2 reasons to think physical product when designing Web UI

February 22, 2015 by
Filed under: Business Analyst Skills, UX / UI, Web Sites 

Previously I have talked about tactile feedback in good product design. Today I want to suggest that anytime you design an interface you think of a physical product.

Why has this come about?

With the easy availability of touch screens, any web page is effectively a physical product as opposed to the days when we were limited to point and click via a mouse.

Some of you may argue that this is already being handled by having mobile versions of your web pages or mobile applications. This however does not take into consideration the larger touch screens that are coming into play as monitors or even when a user decides to browse your regular web site via their Tablet device. Some web sites are also assuming the network / server speed and graphic processing power will be able to cope with large pages (size in kb)without impact to the user but this is not the case.

Too illustrate the point of two bad touch interface design for a web site I will transfer the problems to a physical laptop.

1 – Laptop keys move around when laptop lid initially opened and every time a page button is clicked

Nobody is going to buy a laptop where the keys move as you try to use them but for some reason large web site owners such as CNN.com (page moves up by a row once it has finished loading) / abcnews.go.com + autotrader.com (banner advert expands and pushes page down) expect that users of their web sites will put up with this when the user opens a web page.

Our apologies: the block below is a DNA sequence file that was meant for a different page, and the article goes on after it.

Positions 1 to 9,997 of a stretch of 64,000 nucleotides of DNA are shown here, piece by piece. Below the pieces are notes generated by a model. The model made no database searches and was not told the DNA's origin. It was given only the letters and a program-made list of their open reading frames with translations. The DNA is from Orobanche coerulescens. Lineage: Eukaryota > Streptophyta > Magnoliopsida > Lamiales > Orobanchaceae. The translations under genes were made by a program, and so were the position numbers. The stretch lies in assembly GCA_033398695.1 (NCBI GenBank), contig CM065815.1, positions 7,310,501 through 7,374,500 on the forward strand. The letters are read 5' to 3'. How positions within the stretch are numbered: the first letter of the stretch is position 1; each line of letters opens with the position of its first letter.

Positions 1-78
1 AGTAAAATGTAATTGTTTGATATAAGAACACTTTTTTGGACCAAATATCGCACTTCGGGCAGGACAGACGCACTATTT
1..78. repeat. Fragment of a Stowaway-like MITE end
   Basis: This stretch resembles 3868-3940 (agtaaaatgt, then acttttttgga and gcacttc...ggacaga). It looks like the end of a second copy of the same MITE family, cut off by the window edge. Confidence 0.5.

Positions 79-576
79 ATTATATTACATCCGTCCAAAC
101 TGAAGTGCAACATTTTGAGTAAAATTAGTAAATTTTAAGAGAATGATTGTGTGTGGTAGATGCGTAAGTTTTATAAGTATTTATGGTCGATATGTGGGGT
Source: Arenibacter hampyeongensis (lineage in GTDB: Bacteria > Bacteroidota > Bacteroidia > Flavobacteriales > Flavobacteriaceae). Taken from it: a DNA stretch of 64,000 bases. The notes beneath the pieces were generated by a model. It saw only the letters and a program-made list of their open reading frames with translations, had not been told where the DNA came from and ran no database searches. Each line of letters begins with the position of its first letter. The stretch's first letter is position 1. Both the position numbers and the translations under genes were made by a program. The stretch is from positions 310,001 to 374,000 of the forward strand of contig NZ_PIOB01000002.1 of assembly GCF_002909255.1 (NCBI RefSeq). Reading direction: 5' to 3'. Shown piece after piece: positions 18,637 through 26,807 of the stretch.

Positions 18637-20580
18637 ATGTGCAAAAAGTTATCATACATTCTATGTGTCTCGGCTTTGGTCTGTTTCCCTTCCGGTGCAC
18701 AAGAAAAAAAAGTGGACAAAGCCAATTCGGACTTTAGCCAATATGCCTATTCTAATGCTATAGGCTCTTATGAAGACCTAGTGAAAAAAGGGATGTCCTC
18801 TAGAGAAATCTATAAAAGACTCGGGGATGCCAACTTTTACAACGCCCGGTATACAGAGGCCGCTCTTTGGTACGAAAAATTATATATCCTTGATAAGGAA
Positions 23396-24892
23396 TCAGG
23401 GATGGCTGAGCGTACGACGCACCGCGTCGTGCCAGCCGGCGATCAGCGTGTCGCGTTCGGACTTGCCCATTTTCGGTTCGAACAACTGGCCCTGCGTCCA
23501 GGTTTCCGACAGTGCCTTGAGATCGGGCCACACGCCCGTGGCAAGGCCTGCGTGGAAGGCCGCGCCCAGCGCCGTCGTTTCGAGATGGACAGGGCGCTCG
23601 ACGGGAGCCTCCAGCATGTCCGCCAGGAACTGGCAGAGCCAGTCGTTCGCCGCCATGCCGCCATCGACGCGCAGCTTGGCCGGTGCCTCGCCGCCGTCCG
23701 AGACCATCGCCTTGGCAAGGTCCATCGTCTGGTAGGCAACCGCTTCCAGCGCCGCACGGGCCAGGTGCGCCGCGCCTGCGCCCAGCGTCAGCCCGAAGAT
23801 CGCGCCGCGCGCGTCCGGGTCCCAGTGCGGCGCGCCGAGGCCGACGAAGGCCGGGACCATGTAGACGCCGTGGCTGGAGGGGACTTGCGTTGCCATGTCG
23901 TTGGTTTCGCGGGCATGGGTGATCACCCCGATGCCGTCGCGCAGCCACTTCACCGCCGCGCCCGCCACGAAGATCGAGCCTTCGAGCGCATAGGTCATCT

Why does this happen:

A – We see examples where banner adverts bounce page text up and down so when a user tries to select a link or read an article they are stuck with a moving target. In the worst case, the banner advert expands for a short while and then shrinks giving a user a double hit on a moving web page.

B – Web page has become bloated and parts of style sheet is loaded last meaning the layout location of some web page elements will move after the page has been presented to the user.

Page below initially loads without banner advert.

Bad UI - Banner advert causing web page moving text

Bad UI – Banner advert causing web page moving text

 

Then the banner advert appears pushing text on page down.

Bad UI - Banner advert causing web page moving text

Bad UI – Banner advert causing web page moving text

 

2 – Laptop keys made incredibly small that you can’t be sure which key is pushed.

Yet again, nobody is going to want really small keys on their laptop but we still see this on some web sites. Mainly it still crops up in paging where the site still focuses on using a small number to allow the user to select next pages. These small numbers are hard to touch accurately with your finger and even with a mouse it requires some dexterity.

www.Realtor.com is an example of this.

Difficult to select web links

Difficult to select web links

When designing for the web, think beyond the actual web page.

Ask yourself how well would the user interface on this web page work if the UI was part of a physical object such as  the keyboard on a laptop?

 

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    […] at the facts –  BBC.com recently changed their website and introduced moving click points and lengthier navigation (top menu items now moved to sub menu). ABCnews.go.com prevents the user […]

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